A theory for ecological survey methods to map individual distributions

A theory for ecological survey methods to map individual distributions Spatially explicit approaches are widely recommended for ecosystem management. The quality of the data, such as presence/absence or habitat maps, affects the management actions recommended and is, therefore, key to management success. However, available data are often biased and incomplete. Previous studies have advanced ways to resolve data bias and missing data, but questions remain about how we design ecological surveys to develop a dataset through field surveys. Ecological surveys may have multiple spatial scales, including the spatial extent of the target ecosystem (observation window), the resolution for mapping individual distributions (mapping unit), and the survey area within each mapping unit (sampling unit). We developed an ecological survey method for mapping individual distributions by applying spatially explicit stochastic models. We used spatial point processes to describe individual spatial placements using either random or clustering processes. We then designed ecological surveys with different spatial scales and individual detectability. We found that the choice of mapping unit affected the presence mapped fraction, and the fraction of the total individuals covered by the presence mapped patches. Tradeoffs were found between these quantities and the map resolution, associated with equivalent asymptotic behaviors for both metrics at sufficiently small and large mapping unit scales. Our approach enabled consideration of the effect of multiple spatial scales in surveys, and estimation of the survey outcomes such as the presence mapped fraction and the number of individuals situated in the presence detected units. The developed theory may facilitate management decision-making and inform the design of monitoring and data gathering. http://www.deepdyve.com/assets/images/DeepDyve-Logo-lg.png Theoretical Ecology Springer Journals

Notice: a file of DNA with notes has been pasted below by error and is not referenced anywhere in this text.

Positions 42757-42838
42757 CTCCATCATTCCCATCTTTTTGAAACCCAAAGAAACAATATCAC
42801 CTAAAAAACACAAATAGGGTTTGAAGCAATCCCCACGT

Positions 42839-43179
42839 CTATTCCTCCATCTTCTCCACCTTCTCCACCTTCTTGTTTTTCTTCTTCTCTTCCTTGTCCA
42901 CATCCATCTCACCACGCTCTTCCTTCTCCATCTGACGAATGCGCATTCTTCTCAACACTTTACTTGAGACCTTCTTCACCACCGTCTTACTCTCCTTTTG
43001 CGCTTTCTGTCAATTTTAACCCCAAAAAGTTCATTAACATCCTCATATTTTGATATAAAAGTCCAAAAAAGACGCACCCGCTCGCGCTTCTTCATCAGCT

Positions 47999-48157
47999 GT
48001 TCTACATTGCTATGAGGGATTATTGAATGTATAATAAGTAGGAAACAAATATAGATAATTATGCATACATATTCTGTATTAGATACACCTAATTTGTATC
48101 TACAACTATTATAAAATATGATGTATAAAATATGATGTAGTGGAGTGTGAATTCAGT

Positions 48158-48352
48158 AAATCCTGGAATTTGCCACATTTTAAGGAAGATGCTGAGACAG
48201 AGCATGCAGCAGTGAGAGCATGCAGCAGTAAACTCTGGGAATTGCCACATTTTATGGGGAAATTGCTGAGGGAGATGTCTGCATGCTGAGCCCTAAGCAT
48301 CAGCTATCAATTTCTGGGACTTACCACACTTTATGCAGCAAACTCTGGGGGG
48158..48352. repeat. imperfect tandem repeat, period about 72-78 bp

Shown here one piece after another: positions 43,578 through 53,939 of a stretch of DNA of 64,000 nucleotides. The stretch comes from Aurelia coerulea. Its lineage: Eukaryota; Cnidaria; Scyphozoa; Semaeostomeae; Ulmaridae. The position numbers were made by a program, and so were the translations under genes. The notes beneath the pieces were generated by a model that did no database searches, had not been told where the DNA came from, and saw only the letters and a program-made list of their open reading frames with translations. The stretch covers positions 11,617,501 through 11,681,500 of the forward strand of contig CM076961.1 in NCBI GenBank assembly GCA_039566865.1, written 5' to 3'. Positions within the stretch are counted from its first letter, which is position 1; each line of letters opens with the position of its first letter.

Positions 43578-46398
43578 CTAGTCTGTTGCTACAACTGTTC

A theory for ecological survey methods to map individual distributions

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Publisher
Springer Journals
Copyright
Copyright © 2017 by Springer Science+Business Media B.V., part of Springer Nature
Subject
Life Sciences; Theoretical Ecology/Statistics; Plant Sciences; Zoology
ISSN
1874-1738
eISSN
1874-1746
D.O.I.
10.1007/s12080-017-0359-7
Publisher site
See Article on Publisher Site

Abstract

Spatially explicit approaches are widely recommended for ecosystem management. The quality of the data, such as presence/absence or habitat maps, affects the management actions recommended and is, therefore, key to management success. However, available data are often biased and incomplete. Previous studies have advanced ways to resolve data bias and missing data, but questions remain about how we design ecological surveys to develop a dataset through field surveys. Ecological surveys may have multiple spatial scales, including the spatial extent of the target ecosystem (observation window), the resolution for mapping individual distributions (mapping unit), and the survey area within each mapping unit (sampling unit). We developed an ecological survey method for mapping individual distributions by applying spatially explicit stochastic models. We used spatial point processes to describe individual spatial placements using either random or clustering processes. We then designed ecological surveys with different spatial scales and individual detectability. We found that the choice of mapping unit affected the presence mapped fraction, and the fraction of the total individuals covered by the presence mapped patches. Tradeoffs were found between these quantities and the map resolution, associated with equivalent asymptotic behaviors for both metrics at sufficiently small and large mapping unit scales. Our approach enabled consideration of the effect of multiple spatial scales in surveys, and estimation of the survey outcomes such as the presence mapped fraction and the number of individuals situated in the presence detected units. The developed theory may facilitate management decision-making and inform the design of monitoring and data gathering.

Journal

Theoretical EcologySpringer Journals

Published: Dec 11, 2017

References

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